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Last weekend I had the pleasure of working with Zio & Sons and Emma Jane Kepley on this lifestyle photo shoot for Simply Curated

I couldn’t be happier with how these shots came out and it’s such a relief to have photographs to send along to bloggers and in pitch emails. Best money I’ve ever spent. 

I have a photography background but seeing the results after working with a stylist and a photographer I can’t imagine trying to do it myself. 

I’m not an entrepreneur…

My background in tech and social media has made me hate the word entrepreneur and start-up. They are buzz words to me now, I never wanted to be an entrepreneur, it wasn’t one of my goals. People would always ask me when I was going to start something of my own, well guess what, I have! 

As much as I hate to admit it, Simply Curated makes me an entrepreneur. Last year I really started to take Simply Curated seriously as a business, it’s not easy by any means but there is something so fulfilling in making something new out of something old and having people enjoy it. 

The holiday season was awesome and it was a great learning experience. I loved being at Artists & Fleas and being able to meet my customers. With the new year upon us I decided to take the risky plunge of having a permanent space at Artists & Fleas in Willamsburg. I’ve partnered with another awesome seller and together we have created a little store within Artists & Fleas that feels really cohesive. I’m sure the space will evolve over time, but I have been loving where it’s going so far. 

My goals for 2013 are to really take the candle making part of the business to the next level. I will be using Kickstarter to help me get the candles into retail stores and hopefully grow that part of the company into something more sustainable. 

I’ve found amazing vintage glassware patterns to make candles out of and I can’t wait to share what I have in the works right now. 

Also, keep an eye out for new curated decor items on the site, and come visit me at Artists & Fleas to see the products in person.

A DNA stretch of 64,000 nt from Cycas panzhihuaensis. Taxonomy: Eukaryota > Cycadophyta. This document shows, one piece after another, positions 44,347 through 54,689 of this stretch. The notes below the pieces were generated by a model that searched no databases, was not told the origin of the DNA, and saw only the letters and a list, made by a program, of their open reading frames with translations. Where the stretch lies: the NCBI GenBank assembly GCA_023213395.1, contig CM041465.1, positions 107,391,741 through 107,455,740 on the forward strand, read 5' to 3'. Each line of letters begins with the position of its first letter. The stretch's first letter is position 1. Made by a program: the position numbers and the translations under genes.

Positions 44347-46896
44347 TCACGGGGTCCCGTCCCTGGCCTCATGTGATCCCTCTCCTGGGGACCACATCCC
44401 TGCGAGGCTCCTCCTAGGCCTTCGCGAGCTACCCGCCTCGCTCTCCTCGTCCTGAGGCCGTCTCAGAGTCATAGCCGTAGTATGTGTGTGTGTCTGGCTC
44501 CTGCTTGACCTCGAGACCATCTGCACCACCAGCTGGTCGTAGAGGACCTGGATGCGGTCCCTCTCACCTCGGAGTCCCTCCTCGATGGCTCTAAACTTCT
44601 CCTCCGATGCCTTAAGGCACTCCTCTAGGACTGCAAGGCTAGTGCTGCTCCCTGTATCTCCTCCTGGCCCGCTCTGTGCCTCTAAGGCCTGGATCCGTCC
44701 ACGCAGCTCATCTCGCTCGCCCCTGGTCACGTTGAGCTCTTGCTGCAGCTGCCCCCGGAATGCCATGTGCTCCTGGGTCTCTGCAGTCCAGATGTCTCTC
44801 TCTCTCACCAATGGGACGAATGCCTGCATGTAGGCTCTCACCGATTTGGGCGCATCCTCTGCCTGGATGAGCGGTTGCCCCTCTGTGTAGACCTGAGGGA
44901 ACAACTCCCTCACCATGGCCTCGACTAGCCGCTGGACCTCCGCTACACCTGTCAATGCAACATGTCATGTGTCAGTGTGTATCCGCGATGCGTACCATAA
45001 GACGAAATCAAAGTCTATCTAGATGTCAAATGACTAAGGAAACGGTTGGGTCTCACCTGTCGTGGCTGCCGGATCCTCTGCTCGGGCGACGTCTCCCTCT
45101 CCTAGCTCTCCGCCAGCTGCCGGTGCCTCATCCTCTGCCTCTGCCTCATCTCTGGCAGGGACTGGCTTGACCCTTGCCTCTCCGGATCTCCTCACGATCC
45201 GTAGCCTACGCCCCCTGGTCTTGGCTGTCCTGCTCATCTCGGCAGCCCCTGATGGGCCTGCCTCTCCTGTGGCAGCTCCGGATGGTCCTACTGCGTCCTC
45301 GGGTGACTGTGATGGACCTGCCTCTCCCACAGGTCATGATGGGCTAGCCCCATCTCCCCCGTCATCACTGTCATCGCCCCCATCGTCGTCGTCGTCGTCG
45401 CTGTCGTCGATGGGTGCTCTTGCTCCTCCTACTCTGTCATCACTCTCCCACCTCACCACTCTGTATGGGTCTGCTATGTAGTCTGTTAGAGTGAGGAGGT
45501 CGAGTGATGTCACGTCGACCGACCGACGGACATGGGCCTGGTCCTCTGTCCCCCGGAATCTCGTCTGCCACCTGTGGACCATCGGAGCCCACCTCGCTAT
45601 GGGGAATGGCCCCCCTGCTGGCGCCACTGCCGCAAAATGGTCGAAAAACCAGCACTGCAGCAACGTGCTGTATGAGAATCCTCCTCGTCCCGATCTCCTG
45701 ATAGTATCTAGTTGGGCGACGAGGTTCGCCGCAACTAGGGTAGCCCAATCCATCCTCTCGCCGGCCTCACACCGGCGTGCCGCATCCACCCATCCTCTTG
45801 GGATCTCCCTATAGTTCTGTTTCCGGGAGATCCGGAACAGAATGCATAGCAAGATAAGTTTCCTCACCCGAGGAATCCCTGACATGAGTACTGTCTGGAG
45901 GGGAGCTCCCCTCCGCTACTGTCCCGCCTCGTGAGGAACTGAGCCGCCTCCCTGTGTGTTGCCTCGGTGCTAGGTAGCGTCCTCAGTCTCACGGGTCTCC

-Sarah

Holiday update:

Hi everyone! I know I’ve been quiet here on the blog for a while but that’s only because so many awesome things have been happening offline. If you follow Simply Curated on Facebook, you probably already know about the market we participated in this past weekend at Artists & Fleas in Brooklyn. 

via Artists & Fleas Instagram

We had an awesome time getting to interact with our customers in person and watching people fall in love with vintage finds and take them home. 

Our hand poured candles were a big hit, but it was clear that customers wanted a scented candle option. I’ve been hard at work curating new vintage glass for scented candles. 

I’m hoping that you guys will embrace me making candles a bigger part of my business. I have multiplies of all of this glassware so in the future I’m hoping I’ll be able to put whichever fragrance you want in the glass you want. 

If you live in NYC, we will be at Artists & Fleas again on November 24-25 and December 15-16. We will also be at The Shops at Studio J on December 1st in LIC. Like us on Facebook to keep up with all the upcoming market dates. 

Sometimes I find vintage glasses that aren’t in perfect condition. So when my friend sent me a link to make DIY teacup candles, it sparked an idea. If you can make candles in teacups, why not in vintage glasses.